But the best news is, what class? That’s right! The prevalence backed off to a rather shocking 1 in 11.7! Again! That means it took almost 12 tests to get one positive result. And the fact that      a whopping 20,295 tests produced only 1,734 positive results is huge!

Considering its former tight range, the last time we talked, that retreat made me a little nervous in the sense that it seemed too good to be true, but not only has that trend persisted, but it seems to be accelerating, so it wasn’t an anomaly after all.

Just two weeks ago, 20,295 tests would’ve meant 3,123 new COVID-19 cases! Again, there are only three prevalence possibilities here:

  1. We’re testing a lot more asymptomatic people
  2. The disease has become less contagious
  3. We’re developing a herd immunity despite the Governors worst efforts

I have no evidence either way, but I find it hard to believe that a generally well person would head over to the perpetually crowded I-88 outlet mall and wait in a very long line to be tested. And with limited test availability still being the norm, I’m sure hospitals and doctor’s offices aren’t about to waste those precious resources on patients without symptoms.

Since we know the disease hasn’t become less virulent, that leaves us with option three, which again, is a very good sign. As we’ve previously discussed at length, the only way to beat this pandemic, while still maintaining some semblance of an economy, is through herd immunity.

The best evidence for this theory’s soundness lies with those epidemiologists who went nuts when Florida opened their beaches and Georgia opened the entire state. But in the end, none of those portents of doom have come close to fruition. Left to their own devices, people will take the appropriate COVID-19 precautions with or without the State’s heavy-handed “encouragement!”

For the third time in two months, that 30,000 result day and a new 23,300 daily testing average have rendered our five-day new case moving average somewhat meaningless:

Date         5-day M Average

5/5                   2,609

5/6                   2,436

5/7                   2,474

5/8                   2,453

5/9                   2,449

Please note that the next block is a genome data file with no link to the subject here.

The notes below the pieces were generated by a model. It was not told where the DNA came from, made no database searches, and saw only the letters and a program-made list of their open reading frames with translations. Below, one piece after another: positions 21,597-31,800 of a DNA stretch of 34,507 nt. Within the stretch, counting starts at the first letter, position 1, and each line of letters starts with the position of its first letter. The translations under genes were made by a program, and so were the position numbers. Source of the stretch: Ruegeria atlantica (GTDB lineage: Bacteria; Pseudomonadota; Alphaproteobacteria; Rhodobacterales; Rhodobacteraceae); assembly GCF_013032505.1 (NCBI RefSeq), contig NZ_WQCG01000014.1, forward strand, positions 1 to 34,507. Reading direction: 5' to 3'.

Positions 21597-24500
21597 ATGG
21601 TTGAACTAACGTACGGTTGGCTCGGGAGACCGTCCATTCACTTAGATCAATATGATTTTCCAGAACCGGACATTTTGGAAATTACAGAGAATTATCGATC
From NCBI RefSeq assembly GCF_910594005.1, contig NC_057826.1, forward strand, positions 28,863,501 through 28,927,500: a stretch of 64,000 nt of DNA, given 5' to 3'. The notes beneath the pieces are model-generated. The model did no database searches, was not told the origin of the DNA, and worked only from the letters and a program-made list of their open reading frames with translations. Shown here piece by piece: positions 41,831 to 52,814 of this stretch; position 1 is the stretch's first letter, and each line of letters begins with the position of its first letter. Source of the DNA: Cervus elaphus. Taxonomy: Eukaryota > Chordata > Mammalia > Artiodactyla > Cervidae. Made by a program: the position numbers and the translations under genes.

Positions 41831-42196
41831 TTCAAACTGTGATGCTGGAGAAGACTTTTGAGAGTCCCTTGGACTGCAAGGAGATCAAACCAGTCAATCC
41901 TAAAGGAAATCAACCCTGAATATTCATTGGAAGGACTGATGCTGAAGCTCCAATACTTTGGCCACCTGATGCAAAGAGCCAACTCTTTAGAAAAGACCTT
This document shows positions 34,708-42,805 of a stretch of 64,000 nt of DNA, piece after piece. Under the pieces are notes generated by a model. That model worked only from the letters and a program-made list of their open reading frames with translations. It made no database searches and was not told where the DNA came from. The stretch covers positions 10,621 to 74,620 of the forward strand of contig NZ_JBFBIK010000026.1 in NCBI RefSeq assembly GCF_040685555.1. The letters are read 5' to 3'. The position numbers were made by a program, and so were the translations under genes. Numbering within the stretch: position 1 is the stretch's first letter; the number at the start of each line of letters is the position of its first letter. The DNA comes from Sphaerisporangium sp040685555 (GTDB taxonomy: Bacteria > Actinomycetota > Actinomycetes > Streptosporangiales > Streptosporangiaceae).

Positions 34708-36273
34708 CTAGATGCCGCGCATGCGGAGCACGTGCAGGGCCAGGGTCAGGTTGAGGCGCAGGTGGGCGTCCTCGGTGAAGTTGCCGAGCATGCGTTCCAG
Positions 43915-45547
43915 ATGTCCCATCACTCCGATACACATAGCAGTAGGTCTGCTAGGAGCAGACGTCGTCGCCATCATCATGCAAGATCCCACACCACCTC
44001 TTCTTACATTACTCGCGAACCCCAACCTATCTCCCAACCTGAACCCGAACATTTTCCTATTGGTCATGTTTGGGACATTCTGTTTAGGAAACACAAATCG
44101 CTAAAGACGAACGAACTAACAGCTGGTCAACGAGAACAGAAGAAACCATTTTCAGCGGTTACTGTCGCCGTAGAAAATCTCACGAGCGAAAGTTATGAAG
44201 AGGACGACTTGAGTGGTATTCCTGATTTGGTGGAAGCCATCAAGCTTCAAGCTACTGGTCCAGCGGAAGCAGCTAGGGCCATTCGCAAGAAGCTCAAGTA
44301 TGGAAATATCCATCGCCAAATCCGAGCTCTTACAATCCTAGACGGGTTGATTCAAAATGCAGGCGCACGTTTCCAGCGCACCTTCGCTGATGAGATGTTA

5/10                 2,356

5/11                 2,137

5/12                 2,430

5/13                 2,187

5/14                 2,371

5/15                 2,526

5/16                 2,690

5/17                 2,234

but even though it’s certainly bouncing around a bit, the trend is still down.

So, though I will continue to publish at least one coronavirus report a week, aside from the prevalence, until we have a vaccine or develop that vaunted herd immunity, I don’t see any significant statistical shifts going forward.

The mortality rate and new daily case percentage will both stay flat, and with one exception, our new daily case range seems locked between 1,600 and 3,000. With the prevalence consistently retreating, it would seem that range will apply even if the average daily testing number makes another leap.

So, like I said last time, at this flattened curve stage of the Illinois pandemic, our most recent two-week numbers are as about as good as it’s gonna get! Aside from falling in love with their new emergency powers, I can’t understand why the Governor and Chicago Mayor are insisting on wreaking economic havoc by refusing to lift the shelter-in-place order.

But they’re certainly not asking me for my opinion. Please stay safe!

 

3 thoughts on “The First Ward coronavirus report – Still the same!

  1. Don’t you mean that you CAN’T understand why they are wrecking economic havoc? Pretty sure it’s political…
    Again thanks for posting clear concise numbers for us to evaluate. Do we even know what model JB is using?

  2. Proofreading is a curse I live with! 4/27 update answers my question about JBs stats! Wow…

Leave a Reply

Fill in your details below or click an icon to log in:

WordPress.com Logo

You are commenting using your WordPress.com account. Log Out /  Change )

Google photo

You are commenting using your Google account. Log Out /  Change )

Twitter picture

You are commenting using your Twitter account. Log Out /  Change )

Facebook photo

You are commenting using your Facebook account. Log Out /  Change )

Connecting to %s